Wednesday, 25 May 2016

Encryption Technology

Recently, the FBI has been making a lot of noise about encryption in the context of terrorism and security, suggesting that they need to be able to decrypt anything. Apple has been making noise saying that's a bad idea, and lots of other individuals and organizations have been agreeing with one side or the other (though mostly agreeing with Apple). So what is the FBI asking for, and why is it a bad idea?

Well, Apple is saying that personal data should be encrypted. It should be encrypted to such a degree that they cannot access it without the user authorizing them, unless it is uploaded to iCloud. There are also backup services that are agreeing with them, saying that it doesn't make sense to have access to client data, under any circumstances. Then you get security organizations such as the FBI, NSA, CSIS, RCMP, local police, and so on, trying to get access to files in order for them to catch criminals and terrorists.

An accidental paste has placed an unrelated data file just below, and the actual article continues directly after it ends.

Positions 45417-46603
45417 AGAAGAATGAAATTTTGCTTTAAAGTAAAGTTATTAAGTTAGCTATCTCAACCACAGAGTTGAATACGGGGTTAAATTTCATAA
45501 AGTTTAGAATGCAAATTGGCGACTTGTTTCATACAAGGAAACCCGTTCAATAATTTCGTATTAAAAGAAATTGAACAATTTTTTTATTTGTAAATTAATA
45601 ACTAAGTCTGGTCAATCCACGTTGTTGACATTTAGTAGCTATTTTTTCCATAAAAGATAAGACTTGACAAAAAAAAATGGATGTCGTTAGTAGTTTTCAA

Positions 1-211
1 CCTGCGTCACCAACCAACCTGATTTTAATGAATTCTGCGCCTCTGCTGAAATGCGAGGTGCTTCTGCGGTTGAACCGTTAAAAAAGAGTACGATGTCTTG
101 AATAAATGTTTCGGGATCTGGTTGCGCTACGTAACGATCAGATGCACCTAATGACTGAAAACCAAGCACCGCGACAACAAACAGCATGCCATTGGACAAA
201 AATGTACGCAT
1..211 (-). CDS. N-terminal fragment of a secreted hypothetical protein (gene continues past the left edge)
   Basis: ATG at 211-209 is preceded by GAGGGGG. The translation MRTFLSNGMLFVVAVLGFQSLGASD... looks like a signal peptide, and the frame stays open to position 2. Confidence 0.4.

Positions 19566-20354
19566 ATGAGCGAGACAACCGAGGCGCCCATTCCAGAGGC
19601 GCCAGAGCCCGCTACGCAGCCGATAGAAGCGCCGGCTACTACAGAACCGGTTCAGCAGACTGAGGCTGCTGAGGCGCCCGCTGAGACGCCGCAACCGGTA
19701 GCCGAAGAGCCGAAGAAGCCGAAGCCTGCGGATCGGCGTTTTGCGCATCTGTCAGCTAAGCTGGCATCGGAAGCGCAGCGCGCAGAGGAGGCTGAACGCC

The reality is that in order to have encrypted data, you are trusting someone. Also, when data is encrypted, it isn't inaccessible, it is just difficult to access. Given sufficient time, anything can be accessed, it's just a matter of how much time and what the resulting pay off will be. Is it worth while to spend 40 computer years to decrypt a single file? If it's a personal picture, then probably not. If it's sensitive banking information, then it might be worthwhile to criminals.

There is a common encryption software called PGP, which stands for Pretty Good Privacy. It is not fantastic, but it is reasonably good. Then there are more advanced encryption algorithms, including DES, Triple DES, RSA, Blowfish, Twofish, and AES. AES is very popular among official channels, including Governments and Financial institutions. Of these, PGP is good for most things. RSA, Blowfish, Twofish, and AES and all good options for important data currently.

However, there are issues with encryption. One is the difficulty in using it. The pay off is worth it, if you need to e-mail anything even remotely secure, or if there is any danger of access to your system. The other is more theoretical. It is a result of quantum computers. Quantum computers can process data faster than traditional computers by an order of magnitudes. This is especially true in the context of encryption, for peculiar reasons that have to do with superposition of data bits, allowing them to be calculated in more complex and efficient ways. This could be the end of encryption as we know it, and require a giant step forward to provide any sort of encryption at all.